It’s a tight rope
The endocrine system is the complex glandular system in your body comprised of: the pituitary, pineal, thyroid, thymus, adrenal, pancreas, ovary and testes. These glands produce chemical messengers, known as hormones that travel through the bloodstream to tissues and organs. Hormones are essential to regulating body processes including growth and development, metabolism, digestion, breathing, blood circulation, body temperature, reproduction, sexual function and mood. Hormones control the way you respond to your environment and provide the proper amount of energy necessary for the body.
The endocrine system can become impaired and lead to an overall imbalance. Hormones are extremely potent and cause drastic changes in cells. A slight excess or deficiency may result in a variety of conditions including acne, migraines, depression, weight gain, diabetes, menopause, osteoporosis, polycystic ovarian syndrome, thyroid disorders, growth delays, infertility and more.
Keeping hormones in check is a delicate balancing act. Stress, infection and changes in your blood’s fluid and electrolyte balance also influence hormone levels. Natural hormones are not the only factors that affect the endocrine system. Pharmaceutical hormones administered for birth control, fertility and hot flashes also cause a disruption. Synthetic hormones are not exactly the same as natural hormones; they contain an extra side chain (so they can be patented) that is not found in naturally occurring hormones. This molecular change in the pharmaceutical drug creates a stronger affinity for the receptor sites on cells. In other words, they will bind for longer than the hormones produced by our bodies, activating the tissue for an extended period of time. In addition, these synthetic hormones will not only flood receptor sites, they may affect the binding sites of many other hormones that they should not bind to. The endocrine system requires a delicate balance and therefore more potent hormones are not actually better. The over-flooded receptor sites stop responding and no longer provide essential functions to the body. This can lead to serious alterations and possibly disease. For example, synthetic hormones in the birth control pill can activate estrogen sensitive tissue. These excess estrogens stimulate cell division and growth resulting in endometrioses or even breast cancer.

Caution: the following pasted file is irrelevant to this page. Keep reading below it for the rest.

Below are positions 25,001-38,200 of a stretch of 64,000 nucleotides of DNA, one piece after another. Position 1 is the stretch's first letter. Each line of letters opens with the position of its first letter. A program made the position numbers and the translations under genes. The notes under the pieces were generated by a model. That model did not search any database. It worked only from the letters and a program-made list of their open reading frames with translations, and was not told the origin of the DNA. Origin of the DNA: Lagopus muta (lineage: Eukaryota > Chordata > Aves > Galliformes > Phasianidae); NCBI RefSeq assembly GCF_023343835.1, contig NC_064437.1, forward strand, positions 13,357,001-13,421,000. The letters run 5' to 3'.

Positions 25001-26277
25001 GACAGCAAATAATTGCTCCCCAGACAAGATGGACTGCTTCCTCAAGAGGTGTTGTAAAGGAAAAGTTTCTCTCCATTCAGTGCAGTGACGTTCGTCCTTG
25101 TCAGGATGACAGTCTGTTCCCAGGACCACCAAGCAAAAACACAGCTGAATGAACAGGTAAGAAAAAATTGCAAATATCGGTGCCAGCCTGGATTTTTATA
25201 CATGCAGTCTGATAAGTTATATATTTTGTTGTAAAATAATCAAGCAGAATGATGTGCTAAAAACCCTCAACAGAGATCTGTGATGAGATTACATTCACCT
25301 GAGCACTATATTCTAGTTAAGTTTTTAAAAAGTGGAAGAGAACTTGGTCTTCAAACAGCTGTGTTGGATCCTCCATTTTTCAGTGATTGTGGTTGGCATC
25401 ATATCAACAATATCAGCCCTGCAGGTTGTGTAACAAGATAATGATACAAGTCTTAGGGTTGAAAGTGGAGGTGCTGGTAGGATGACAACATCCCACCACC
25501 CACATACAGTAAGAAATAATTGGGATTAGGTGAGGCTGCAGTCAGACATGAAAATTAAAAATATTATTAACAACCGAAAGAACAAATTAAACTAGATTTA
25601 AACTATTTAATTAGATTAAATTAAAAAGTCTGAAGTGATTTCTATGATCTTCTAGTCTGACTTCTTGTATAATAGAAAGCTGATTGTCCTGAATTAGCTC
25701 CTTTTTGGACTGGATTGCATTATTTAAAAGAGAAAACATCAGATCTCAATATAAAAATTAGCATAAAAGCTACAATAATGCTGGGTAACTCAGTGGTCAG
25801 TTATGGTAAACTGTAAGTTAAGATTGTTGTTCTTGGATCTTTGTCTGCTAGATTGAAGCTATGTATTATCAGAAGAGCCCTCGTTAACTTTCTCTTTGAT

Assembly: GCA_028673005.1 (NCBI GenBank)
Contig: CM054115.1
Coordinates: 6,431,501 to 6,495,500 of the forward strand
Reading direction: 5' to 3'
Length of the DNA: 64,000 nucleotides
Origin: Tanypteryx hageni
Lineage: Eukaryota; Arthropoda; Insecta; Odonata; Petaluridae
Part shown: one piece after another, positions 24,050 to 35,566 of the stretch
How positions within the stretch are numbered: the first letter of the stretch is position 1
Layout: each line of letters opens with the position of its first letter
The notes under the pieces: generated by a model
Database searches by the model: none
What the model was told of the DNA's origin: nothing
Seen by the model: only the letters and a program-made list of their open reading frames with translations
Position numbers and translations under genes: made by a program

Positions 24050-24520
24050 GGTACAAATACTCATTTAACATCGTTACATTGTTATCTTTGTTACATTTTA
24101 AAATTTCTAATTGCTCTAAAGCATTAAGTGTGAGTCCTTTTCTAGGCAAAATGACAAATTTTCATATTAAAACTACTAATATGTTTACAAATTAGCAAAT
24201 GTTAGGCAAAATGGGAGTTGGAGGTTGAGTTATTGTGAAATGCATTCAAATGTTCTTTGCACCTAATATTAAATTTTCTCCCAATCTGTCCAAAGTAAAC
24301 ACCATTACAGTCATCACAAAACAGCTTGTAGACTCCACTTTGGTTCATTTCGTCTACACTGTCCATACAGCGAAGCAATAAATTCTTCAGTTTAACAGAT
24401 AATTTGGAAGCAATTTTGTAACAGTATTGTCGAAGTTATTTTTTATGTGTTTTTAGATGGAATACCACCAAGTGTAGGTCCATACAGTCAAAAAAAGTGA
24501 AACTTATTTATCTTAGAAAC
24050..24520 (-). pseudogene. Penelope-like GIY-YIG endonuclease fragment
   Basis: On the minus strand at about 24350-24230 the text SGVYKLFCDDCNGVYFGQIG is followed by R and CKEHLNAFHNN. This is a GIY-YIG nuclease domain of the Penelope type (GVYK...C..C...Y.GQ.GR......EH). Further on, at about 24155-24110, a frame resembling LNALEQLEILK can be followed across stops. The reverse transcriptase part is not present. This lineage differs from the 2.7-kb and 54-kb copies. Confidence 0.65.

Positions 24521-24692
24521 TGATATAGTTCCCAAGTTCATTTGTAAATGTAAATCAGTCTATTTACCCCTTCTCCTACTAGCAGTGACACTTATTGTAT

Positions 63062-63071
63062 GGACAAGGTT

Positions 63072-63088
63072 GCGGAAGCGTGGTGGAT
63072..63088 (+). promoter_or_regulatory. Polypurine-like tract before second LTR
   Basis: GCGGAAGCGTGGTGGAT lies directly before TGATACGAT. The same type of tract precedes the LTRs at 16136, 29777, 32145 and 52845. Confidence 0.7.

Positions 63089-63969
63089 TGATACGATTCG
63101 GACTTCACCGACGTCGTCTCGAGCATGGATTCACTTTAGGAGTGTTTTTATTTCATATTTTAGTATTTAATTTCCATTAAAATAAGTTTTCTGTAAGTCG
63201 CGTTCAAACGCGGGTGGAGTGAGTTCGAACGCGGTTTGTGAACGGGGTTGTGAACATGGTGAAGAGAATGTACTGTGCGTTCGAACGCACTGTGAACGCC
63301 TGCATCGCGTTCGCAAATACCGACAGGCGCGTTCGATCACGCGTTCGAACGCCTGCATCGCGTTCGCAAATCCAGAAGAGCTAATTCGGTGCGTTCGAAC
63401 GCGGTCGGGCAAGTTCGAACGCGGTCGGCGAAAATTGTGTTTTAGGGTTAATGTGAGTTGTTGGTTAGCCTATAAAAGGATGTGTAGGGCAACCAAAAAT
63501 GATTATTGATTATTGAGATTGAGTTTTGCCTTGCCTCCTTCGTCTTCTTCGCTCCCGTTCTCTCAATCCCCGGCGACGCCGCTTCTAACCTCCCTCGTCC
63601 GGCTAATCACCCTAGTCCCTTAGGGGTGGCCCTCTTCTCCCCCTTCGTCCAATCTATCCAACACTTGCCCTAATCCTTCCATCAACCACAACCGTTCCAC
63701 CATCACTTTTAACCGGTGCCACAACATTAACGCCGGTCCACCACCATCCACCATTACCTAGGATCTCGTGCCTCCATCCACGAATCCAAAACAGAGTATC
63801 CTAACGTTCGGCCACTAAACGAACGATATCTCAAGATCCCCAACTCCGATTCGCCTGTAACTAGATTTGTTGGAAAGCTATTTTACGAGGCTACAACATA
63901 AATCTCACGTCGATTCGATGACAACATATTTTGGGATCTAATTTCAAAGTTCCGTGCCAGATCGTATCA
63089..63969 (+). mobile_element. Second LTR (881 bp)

Chemical compounds in the environment mimic hormones once they get inside the body. Low dosages of estrogenic chemicals can irreversibly alter programming in female reproductive cycles, playing a further role in endocrine conditions. For example, plastic products release chemicals that act like estrogen in the human body (http://www.sciencedaily.com/releases/2009/03/090326100 714.htm). Hormone disruptors, found in our food, also mimic natural hormones and create imbalances. Meat and dairy have the highest levels of persistent hormone disruptors. Estrogenic hormones are given to cattle, pigs and poultry so they grow bigger and fatter faster. One in particular, Bovine Growth Hormone (BGH) is given to cows to increase milk production and may be shown to increase the risk of breast cancer in humans.
An interesting report from the U.S. Geological Survey and Department of Environmental Protection revealed that 42-79% of the male smallmouth bass from the Potomac River in Washington DC, have started producing eggs. Similar results have been found throughout Europe. In Colorado, female fish have been having trouble reproducing. Left over estrogen from humans, cattle, pigs and poultry is disrupting the fish’s reproduction and feminizing males.
Our water system is contaminated with pharmaceutical drugs. The Canadian federal government’s first study of drinking water found traces of common painkillers, anti-cholesterol drugs and the antidepressant Prozac. After a person has taken drugs, active byproducts of these substances are released into sewage through urine or feces. These metabolites are not completely removed during the sewage-treatment process. Drug contaminated wastewater can enter groundwater or surface water and eventually be consumed by people. The National Water Research Institute for Health and Environment Canada found 9 different drugs in water samples taken near 20 drinking water treatment plants across southern Ontario. Accumulation of these metabolites disrupts hormones and affects the endocrine system.
Bioidentical hormones are used in attempts to correct an imbalance. These are made from botanical plants such as soy. These products are identified by the human body as being chemically identical to their natural hormones. In other words, the body responds to the hormones as if it were produced from the body rather than as a foreign substance.
We are continuously exposed to chemicals and hormones in our environment and even in our diet. Accumulation of these products in the body can easily alter the function of the endocrine system. It is important to be aware of how hormones, both natural and synthetic, can influence future health problems.
- Berkson, D.L. Hormone Deception: How Everyday Food and Products are Disrupting Your Hormones and How to Protect Yourself and Your Family. Contemporary Books, Chicago, Illinois. 2000.